House Republicans have not only stymied congressional action to stop dangerous climate change by opposing every forward-thinking policy, but they have repeatedly tried to roll back the landmark Clean Air Act, which enabled President Obama to put forward an executive branch Climate Action Plan.
While the entire story didn't make it onto the front page, it was laid out intentionally and clearly for the 300,000 participants -- making this rally far more of an educational and explanatory exercise than any protest march I've previously witnessed.
The UN this week is hosting dueling deliberations on population and climate change: A special session of the United Nations General Assembly observing...
My people were once solitary hunters and gatherers who lived from day to day. Our chocolate production has changed this. It has brought our women together to plant, maintain, harvest, process and sell the cacao.
Shouting, "What solution? Revolution," protestors started in front of Brussels' Palais de Justice and marched to Sablon to the beat of drums and brass band music.
We stand today at the threshold of one of the most significant development challenges of the 21st century: How to feed and nourish 9 billion people by 2050 without destroying the environment, while climate change threatens to significantly diminish crop yields and roll back years of progress.
Our earth was supposed to have been a "Garden of Eden" and has been made a "Lost Paradise" in the past one hundred years through climate change, largely due to human economic activities.
I don't know much about science. What I know is that our shores are being eaten away. And nothing can stop the erosion. We are climate refugees. And we are fighting for our lives.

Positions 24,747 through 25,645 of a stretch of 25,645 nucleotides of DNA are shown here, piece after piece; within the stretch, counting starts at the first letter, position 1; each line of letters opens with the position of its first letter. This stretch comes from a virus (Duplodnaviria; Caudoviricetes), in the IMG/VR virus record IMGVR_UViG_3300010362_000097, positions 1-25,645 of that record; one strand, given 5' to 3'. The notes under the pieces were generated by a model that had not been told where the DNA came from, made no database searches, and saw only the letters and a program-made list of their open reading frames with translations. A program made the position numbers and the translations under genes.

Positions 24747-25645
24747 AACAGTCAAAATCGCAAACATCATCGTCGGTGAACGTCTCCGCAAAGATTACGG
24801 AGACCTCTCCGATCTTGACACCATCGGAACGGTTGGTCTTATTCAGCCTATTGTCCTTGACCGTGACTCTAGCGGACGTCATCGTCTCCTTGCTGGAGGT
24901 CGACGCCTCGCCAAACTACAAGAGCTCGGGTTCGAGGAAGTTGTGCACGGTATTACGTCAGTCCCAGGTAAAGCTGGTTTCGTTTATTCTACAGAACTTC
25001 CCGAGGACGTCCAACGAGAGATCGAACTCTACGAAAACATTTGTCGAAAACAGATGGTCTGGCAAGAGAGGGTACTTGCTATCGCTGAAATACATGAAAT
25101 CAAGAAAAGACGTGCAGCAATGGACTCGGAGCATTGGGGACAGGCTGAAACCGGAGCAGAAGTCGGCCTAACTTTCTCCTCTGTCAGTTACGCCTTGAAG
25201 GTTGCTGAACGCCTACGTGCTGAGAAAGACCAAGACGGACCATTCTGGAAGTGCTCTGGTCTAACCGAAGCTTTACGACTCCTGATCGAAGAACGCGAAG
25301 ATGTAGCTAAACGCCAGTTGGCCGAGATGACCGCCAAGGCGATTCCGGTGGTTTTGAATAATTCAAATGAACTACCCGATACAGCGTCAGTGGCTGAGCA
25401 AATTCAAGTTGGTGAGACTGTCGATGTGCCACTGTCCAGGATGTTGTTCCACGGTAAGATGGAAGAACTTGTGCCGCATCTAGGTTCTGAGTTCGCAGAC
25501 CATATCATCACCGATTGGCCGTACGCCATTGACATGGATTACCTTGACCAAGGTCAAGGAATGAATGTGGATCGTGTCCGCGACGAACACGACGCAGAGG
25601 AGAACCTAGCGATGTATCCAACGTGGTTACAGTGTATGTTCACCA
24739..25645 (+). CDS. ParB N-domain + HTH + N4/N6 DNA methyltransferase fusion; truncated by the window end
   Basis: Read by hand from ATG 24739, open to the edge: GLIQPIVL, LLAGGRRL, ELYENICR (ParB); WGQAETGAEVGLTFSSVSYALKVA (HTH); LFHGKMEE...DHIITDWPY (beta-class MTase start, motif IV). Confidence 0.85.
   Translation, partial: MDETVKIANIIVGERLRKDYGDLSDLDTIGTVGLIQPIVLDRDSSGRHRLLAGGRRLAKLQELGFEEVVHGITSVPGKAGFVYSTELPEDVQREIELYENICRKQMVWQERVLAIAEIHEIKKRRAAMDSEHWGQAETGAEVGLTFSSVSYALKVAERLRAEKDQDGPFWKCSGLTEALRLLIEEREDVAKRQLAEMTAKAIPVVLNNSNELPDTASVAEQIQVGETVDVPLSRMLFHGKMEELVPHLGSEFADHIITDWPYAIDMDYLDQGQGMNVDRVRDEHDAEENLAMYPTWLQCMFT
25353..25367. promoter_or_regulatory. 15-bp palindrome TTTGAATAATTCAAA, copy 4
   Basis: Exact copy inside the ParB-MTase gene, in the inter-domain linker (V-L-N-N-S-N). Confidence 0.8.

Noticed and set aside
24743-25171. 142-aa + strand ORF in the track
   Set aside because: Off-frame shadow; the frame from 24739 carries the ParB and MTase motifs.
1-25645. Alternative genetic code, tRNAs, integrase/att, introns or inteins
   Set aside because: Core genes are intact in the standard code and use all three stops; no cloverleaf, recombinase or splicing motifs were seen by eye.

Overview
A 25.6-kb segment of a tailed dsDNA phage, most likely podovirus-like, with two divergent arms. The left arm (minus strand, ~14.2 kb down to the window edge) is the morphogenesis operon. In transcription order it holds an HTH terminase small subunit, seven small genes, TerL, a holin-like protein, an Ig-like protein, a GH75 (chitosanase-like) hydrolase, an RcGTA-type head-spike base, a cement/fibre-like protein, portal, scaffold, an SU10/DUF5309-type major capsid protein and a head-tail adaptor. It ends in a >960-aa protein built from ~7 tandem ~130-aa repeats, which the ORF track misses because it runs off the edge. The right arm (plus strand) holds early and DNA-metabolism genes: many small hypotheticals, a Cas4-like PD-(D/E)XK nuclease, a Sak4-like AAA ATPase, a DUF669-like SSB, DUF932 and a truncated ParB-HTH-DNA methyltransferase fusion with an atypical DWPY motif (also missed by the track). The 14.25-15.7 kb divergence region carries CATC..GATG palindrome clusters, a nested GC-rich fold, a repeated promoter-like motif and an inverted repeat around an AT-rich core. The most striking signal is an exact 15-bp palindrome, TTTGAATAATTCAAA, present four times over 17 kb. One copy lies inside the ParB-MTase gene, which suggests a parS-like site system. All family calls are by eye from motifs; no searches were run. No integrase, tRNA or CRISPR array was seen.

It's time to shift the paradigm on urban development. But this is only truly possible through strong leadership and real commitments to make the change a reality. Let's hope leaders seize the opportunities today to shape more sustainable, prosperous cities of the future.
Forests are also the lungs of our planet, and play a critical role in regulating our climate. They are second only to the oceans as the largest global store of carbon.
The United Nations climate summit in New York, where I'm writing from this week, is already a success. With Rockefeller Brothers Fund announcing this ...
One contingent of the multitudinous climate rallies that coalesced as a mass of more than 300,000 people on Sunday, September 21, stirred to life outside the TimeWarner Center, on Columbus Circle, which was symbolic on a number of levels.
When our family and those we love are threatened, our natural instinct is to fight; to stand together in solidarity and face the challenge together. This is the approach we have taken to tackling climate change in the European Union.
Veteran television journalist Bill Moyers just announced that he will be ending his television show in January 2015 -- this after more than forty years of reporting -- so let us salute this exceptional media figure.
Committed to building a city that is safe from the threat of power crises, self-sufficient in energy and responsible for its energy use, we are exploring ways to generate energy in an eco-friendly and sustainable way. For example, we are installing mini-photovoltaic power stations on the rooftops of school buildings, apartments, and other structures, taking the maximum advantage of our high population and building density.
Every new ton of oil, coal or gas we burn, or forest we destroy, means more stress for the Arctic and higher risks for us all. Every ton takes us closer to the tipping point, beyond which impacts start spiraling out of control, and action will no longer matter.